The Community Development Project at the Urban Justice Center strengthens the impact of grassroots organizations in New York City’s low-income and other excluded communities.
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City Council Approves Bronx Kingsbridge Ice Center
The city has officially given the OK for the redevelopment of the Kingsbridge Armory in the Bronx into a massive ice-skating facility. Council members voted December 10 to approve the $320 million plan for the Kingsbridge National Ice Center (KNIC), which is expected to create 260 permanent jobs and 890 construction jobs, as well as bring in $1 million to the city annually.
The redevelopment will also provide a boon specifically to Bronx residents, thanks to a community benefits agreement (CBA) negotiated by CDP with the KNIC developer on behalf of a coalition of 27 community-based groups, including the Northwest Bronx Community and Clergy Coalition and the Kingsbridge Armory Redevelopment Alliance. Among other things, hiring preference will be given to Bronx residents, workers will be paid a living wage of at least $10 an hour, and money is to be set aside for a free after-school tutoring and ice-skating program.
Daily News Op-Ed by CDP: New City Administration Should Expand/Support Participatory Budgeting
With 21 new City Council members and a new mayor set to start in January, now is a great opportunity to expand participatory budgeting (PB) in NYC, says CDP’s Director of Research and Policy Alexa Kasdan in a Daily News op-ed. The piece, coauthored with incoming Bronx Council Member Ritchie Torres, offers suggestions to strengthen and expand the process by which New Yorkers can decide how to spend city funds.
Kasdan and Torres advocate for a greater allotment of the City budget to be determined by PB, additional funding for winning projects, dedicated City Council staff to facilitate the process, and larger citywide proposals. These changes were first elaborated in a memo by Community Voices Heard, the Participatory Budgeting Project, and CDP. With the progressive wave currently sweeping City politics, these are opportunities to make government more transparent and inclusive, and should be seized.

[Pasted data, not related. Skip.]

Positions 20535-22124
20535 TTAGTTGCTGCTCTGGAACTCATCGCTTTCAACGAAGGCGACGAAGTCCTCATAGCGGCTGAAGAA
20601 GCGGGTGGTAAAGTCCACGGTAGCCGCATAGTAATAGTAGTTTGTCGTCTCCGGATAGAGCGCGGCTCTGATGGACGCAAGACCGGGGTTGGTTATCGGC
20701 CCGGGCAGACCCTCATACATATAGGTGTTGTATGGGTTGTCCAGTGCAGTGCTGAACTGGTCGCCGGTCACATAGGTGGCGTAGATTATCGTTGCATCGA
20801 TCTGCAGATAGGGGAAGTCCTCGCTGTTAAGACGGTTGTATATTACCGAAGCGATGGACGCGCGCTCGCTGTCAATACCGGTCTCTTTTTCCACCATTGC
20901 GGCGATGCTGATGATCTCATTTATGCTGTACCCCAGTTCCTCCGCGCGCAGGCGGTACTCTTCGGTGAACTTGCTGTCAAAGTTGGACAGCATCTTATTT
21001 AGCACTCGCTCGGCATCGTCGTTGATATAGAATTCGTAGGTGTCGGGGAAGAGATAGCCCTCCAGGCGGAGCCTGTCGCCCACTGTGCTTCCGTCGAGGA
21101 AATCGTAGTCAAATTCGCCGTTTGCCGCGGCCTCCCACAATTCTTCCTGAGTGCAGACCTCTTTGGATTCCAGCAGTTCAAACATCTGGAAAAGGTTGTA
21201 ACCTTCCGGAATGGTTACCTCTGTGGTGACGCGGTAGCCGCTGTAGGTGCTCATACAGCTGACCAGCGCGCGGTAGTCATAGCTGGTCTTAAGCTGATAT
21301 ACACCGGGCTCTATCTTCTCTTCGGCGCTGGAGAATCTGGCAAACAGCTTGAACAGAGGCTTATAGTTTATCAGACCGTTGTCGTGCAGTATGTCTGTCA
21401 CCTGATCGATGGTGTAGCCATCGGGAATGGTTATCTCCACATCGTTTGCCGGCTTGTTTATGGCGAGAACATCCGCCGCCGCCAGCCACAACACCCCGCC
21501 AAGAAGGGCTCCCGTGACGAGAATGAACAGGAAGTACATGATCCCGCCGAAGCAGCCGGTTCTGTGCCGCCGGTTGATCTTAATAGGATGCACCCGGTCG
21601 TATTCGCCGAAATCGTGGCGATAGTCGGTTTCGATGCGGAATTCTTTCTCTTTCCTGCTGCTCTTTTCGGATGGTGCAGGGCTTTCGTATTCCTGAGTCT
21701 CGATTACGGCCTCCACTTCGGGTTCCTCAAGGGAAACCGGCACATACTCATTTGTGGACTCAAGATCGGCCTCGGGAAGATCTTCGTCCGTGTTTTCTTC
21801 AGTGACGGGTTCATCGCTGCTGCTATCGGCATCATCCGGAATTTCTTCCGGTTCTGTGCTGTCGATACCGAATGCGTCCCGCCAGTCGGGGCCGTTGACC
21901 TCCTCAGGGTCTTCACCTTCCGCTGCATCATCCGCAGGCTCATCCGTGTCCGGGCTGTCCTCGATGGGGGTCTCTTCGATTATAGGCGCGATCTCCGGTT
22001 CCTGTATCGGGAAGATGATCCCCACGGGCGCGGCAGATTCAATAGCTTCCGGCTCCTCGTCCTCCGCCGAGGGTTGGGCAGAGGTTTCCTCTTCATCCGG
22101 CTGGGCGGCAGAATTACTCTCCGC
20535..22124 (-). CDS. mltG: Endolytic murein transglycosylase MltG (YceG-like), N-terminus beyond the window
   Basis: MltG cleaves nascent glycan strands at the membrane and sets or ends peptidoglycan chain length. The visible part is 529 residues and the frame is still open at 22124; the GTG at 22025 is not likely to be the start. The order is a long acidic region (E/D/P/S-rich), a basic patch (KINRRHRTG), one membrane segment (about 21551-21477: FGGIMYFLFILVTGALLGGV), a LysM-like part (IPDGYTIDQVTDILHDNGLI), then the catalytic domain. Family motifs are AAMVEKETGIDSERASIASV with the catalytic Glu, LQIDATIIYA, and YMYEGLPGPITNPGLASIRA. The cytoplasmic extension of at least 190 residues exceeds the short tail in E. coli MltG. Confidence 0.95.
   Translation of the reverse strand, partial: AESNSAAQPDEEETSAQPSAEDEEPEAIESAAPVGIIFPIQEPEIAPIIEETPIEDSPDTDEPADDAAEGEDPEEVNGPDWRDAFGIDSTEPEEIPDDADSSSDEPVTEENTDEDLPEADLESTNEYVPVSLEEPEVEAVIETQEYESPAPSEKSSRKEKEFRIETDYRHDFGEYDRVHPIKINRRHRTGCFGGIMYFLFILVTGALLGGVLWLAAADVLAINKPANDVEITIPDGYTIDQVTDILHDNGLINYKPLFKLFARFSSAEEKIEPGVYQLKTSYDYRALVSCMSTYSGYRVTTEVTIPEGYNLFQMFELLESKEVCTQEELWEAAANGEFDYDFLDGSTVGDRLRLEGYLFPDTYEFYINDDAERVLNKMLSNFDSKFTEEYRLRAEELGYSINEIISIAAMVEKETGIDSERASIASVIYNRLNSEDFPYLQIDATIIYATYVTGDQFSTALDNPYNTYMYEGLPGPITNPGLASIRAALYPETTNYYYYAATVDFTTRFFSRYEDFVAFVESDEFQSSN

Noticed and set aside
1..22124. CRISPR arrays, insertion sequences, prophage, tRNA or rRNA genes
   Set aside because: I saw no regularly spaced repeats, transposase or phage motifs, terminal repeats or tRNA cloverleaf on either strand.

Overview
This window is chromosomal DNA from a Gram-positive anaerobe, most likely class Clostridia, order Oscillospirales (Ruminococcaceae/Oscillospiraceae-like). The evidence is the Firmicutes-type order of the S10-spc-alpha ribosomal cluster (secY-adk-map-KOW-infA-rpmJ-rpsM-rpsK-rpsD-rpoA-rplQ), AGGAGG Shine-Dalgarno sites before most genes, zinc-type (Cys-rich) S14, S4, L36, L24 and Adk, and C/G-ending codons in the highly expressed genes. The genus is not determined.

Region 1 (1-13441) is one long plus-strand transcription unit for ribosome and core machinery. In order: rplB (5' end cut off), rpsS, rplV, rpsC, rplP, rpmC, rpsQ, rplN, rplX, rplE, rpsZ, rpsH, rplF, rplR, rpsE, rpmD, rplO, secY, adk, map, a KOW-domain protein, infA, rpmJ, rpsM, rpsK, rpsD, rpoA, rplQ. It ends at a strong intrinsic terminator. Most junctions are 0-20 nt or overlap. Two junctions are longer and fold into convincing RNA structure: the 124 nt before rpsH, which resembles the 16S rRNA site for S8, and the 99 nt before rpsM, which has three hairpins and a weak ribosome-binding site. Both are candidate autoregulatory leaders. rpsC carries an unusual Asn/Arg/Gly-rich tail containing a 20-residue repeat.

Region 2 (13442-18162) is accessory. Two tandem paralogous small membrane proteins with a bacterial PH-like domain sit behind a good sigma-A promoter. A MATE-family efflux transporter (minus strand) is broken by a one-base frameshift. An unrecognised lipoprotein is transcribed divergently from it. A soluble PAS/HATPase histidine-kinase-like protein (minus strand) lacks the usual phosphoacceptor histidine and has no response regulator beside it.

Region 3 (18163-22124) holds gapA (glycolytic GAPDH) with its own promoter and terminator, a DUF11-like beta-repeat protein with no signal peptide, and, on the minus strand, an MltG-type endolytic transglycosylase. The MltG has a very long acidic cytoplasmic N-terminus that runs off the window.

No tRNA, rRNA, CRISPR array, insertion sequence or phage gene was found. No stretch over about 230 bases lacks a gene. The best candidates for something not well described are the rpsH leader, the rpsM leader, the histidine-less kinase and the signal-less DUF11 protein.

New report shows that Year 2 of Participatory Budgeting built on success of Year 1
CDP is pleased to share our newest report, “A People’s Budget: A Research and Evaluation Report on Year 2 of Participatory Budgeting in New York City.”
Through Participatory Budgeting, community members, instead of elected officials alone, decide how public funds should be spent from start to finish. The second year of Participatory Budgeting in New York City expanded upon the success of Year 1 by bringing together almost 14,000 New Yorkers from eight City Council districts, 6,000 more participants than Year 1. Data collected from over 8,200 surveys, 30 observations, and 63 in-depth interviews show that many of these participants were from diverse backgrounds, and that Participatory Budgeting engaged community members who would not otherwise participate in politics or have contact with government.
See the citywide summary and data from each of the participating Council Districts in Year 2: Melissa Mark-Viverito (D-8), Dan Halloran (R-19), Mark Weprin (D-23), Eric Ulrich (R-32), Stephen Levin (D-33), Brad Lander (D-39), David Greenfield (D-44) and Jumaane D. Williams (D-45). These Council Members allocated almost $10 million in capital discretionary funds to the 46 winning projects selected by community members in their districts.
New Report Shows Need for Clearer Regulations Around Non-Rent Fees
CDP and CASA are pleased to share our newest report, “The Burden of Fees: How Affordable Housing is Made Unaffordable.”
This report shows how landlords are systematically charging tenants non-rent fees–a confusing and oftentimes illegal set of fees added to a monthly rent statement. The data, collected from surveys and rent bills from almost 200 tenants in rent stabilized apartments in the Bronx, show that the problem of non-rent fees is serious and widespread. Although tenants often don’t know why they are being charged, they are paying these fees out of fear of being evicted. The fees add a considerable financial burden for low-income tenants and threaten to make rent stabilized housing unaffordable for tenants. The report offers recommendations to better regulate non-rent fees and protect rent stabilized tenants. Read coverage of the report from the New York Times, El Diario and Bronx News 12.